Recommendation: It is paramount to have a comprehensive and tested backup solution in place. If a reproducible backup is not available, there may a decryptor available that can assist in retrieving encrypted files. Additionally, educate your employees about the dangers of downloading applications when they are not offered from the website of the official provider/developer.
Tags: Cryptomix, Azer variant, Ransomware
AdGholas Malvertising Thrives in the Shadows of Ransomware Outbreaks (July 5, 2017)
Recently, the prolific Malvertising gang “AdGholas” has initiated a new wave of drive-by download attacks that push the “Astrum” exploit kit. AdGholas create fake websites, usually mirroring legitimate websites by changing the logo and acquiring a legitimate SSL certificate. This is done to fool ad agencies who distribute their malicious adverts on popular websites. The redirect tag hosted on their fake website loads a landing page for the Astrum exploit kit. New AdGholas/Astrum infection chains have been dropping ransomware.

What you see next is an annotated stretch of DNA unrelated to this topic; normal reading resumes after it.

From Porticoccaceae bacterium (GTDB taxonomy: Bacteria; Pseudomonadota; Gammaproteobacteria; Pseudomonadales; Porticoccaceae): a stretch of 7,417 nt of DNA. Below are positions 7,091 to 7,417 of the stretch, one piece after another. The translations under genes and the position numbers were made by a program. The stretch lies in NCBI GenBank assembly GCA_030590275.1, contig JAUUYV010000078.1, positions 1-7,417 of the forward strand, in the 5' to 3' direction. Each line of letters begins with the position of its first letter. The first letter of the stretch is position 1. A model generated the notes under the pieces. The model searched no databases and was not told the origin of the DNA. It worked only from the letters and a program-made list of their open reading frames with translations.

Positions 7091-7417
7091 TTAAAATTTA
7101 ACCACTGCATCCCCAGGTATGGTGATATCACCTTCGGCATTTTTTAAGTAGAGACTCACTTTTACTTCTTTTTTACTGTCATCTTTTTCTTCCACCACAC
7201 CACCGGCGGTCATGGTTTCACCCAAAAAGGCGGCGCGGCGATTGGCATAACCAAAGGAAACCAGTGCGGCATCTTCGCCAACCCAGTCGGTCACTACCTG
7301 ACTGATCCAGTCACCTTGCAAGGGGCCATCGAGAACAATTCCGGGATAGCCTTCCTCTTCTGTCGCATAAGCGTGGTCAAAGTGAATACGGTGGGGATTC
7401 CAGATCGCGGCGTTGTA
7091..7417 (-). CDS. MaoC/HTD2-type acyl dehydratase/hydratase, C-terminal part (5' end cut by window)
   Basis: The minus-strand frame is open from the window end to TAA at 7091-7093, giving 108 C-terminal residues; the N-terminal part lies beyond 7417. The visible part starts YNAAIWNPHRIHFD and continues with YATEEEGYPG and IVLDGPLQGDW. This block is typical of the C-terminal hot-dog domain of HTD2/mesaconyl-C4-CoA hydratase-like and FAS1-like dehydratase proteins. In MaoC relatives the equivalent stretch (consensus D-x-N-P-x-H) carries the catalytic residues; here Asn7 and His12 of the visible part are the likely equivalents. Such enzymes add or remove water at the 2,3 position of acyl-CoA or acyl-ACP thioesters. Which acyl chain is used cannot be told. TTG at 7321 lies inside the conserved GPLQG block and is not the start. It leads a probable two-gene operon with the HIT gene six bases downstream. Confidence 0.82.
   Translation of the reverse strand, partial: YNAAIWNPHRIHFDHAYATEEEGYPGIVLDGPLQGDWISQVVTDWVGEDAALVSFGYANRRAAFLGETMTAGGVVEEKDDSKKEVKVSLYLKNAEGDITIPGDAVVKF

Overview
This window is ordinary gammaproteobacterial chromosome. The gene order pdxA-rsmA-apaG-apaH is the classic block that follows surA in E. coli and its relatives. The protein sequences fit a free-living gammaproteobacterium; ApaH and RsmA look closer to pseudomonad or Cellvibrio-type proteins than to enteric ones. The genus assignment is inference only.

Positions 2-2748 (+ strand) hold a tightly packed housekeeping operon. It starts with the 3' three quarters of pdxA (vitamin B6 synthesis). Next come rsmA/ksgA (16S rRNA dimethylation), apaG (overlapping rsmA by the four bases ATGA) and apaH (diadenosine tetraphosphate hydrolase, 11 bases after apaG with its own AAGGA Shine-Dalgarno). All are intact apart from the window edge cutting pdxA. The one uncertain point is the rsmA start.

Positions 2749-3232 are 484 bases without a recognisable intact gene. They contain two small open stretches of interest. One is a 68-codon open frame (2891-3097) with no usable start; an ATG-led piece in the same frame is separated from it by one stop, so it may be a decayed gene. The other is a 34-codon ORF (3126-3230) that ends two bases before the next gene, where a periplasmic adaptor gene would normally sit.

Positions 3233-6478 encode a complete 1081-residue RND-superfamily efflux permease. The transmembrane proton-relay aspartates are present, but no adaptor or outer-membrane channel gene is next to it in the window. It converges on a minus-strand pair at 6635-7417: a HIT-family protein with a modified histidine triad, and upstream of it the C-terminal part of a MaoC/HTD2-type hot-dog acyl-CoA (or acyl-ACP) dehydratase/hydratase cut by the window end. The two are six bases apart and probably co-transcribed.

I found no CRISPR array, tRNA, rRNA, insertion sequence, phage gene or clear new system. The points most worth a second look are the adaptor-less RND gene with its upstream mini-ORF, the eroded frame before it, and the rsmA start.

Recommendation: Because many exploit kits use known vulnerabilities, it is imperative that users make sure all software is up to date. This makes it a lot harder for malicious actors to compromise systems. Another layer of protection can be to use an ad-blocker in order to stop adverts being served to the user’s machine. But this does not fix the underlying vulnerabilities.
Tags: AdGholas, Malvertising,
SLocker Mobile Ransomware Starts Mimicking WannaCry (July 5, 2017)